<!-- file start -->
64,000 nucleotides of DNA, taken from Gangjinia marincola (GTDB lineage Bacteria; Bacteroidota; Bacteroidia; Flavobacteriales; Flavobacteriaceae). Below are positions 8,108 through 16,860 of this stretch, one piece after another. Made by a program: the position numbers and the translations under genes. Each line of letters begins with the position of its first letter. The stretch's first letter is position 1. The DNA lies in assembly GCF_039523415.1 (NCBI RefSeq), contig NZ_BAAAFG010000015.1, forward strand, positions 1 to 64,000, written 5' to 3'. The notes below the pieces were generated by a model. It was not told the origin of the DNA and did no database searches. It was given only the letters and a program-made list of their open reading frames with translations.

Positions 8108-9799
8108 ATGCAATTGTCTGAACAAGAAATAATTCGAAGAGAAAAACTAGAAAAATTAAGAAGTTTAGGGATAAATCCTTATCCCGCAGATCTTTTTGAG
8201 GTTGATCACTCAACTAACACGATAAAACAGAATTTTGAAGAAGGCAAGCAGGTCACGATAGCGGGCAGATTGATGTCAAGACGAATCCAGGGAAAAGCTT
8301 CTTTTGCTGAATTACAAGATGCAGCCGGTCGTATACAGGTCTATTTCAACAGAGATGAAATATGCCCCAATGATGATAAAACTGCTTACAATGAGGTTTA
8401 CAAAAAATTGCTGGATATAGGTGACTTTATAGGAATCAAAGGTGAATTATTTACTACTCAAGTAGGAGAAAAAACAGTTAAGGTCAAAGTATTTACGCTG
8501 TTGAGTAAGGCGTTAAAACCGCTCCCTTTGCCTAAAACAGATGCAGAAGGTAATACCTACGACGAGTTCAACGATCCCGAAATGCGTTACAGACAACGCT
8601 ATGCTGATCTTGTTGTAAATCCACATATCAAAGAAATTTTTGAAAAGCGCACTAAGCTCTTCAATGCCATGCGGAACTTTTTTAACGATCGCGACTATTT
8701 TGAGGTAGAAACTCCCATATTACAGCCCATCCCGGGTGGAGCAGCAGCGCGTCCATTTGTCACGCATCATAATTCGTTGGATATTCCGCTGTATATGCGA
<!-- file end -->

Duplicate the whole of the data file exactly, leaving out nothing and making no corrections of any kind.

64,000 nucleotides of DNA, taken from Gangjinia marincola (GTDB lineage Bacteria; Bacteroidota; Bacteroidia; Flavobacteriales; Flavobacteriaceae). Below are positions 8,108 through 16,860 of this stretch, one piece after another. Made by a program: the position numbers and the translations under genes. Each line of letters begins with the position of its first letter. The stretch's first letter is position 1. The DNA lies in assembly GCF_039523415.1 (NCBI RefSeq), contig NZ_BAAAFG010000015.1, forward strand, positions 1 to 64,000, written 5' to 3'. The notes below the pieces were generated by a model. It was not told the origin of the DNA and did no database searches. It was given only the letters and a program-made list of their open reading frames with translations.

Positions 8108-9799
8108 ATGCAATTGTCTGAACAAGAAATAATTCGAAGAGAAAAACTAGAAAAATTAAGAAGTTTAGGGATAAATCCTTATCCCGCAGATCTTTTTGAG
8201 GTTGATCACTCAACTAACACGATAAAACAGAATTTTGAAGAAGGCAAGCAGGTCACGATAGCGGGCAGATTGATGTCAAGACGAATCCAGGGAAAAGCTT
8301 CTTTTGCTGAATTACAAGATGCAGCCGGTCGTATACAGGTCTATTTCAACAGAGATGAAATATGCCCCAATGATGATAAAACTGCTTACAATGAGGTTTA
8401 CAAAAAATTGCTGGATATAGGTGACTTTATAGGAATCAAAGGTGAATTATTTACTACTCAAGTAGGAGAAAAAACAGTTAAGGTCAAAGTATTTACGCTG
8501 TTGAGTAAGGCGTTAAAACCGCTCCCTTTGCCTAAAACAGATGCAGAAGGTAATACCTACGACGAGTTCAACGATCCCGAAATGCGTTACAGACAACGCT
8601 ATGCTGATCTTGTTGTAAATCCACATATCAAAGAAATTTTTGAAAAGCGCACTAAGCTCTTCAATGCCATGCGGAACTTTTTTAACGATCGCGACTATTT
8701 TGAGGTAGAAACTCCCATATTACAGCCCATCCCGGGTGGAGCAGCAGCGCGTCCATTTGTCACGCATCATAATTCGTTGGATATTCCGCTGTATATGCGA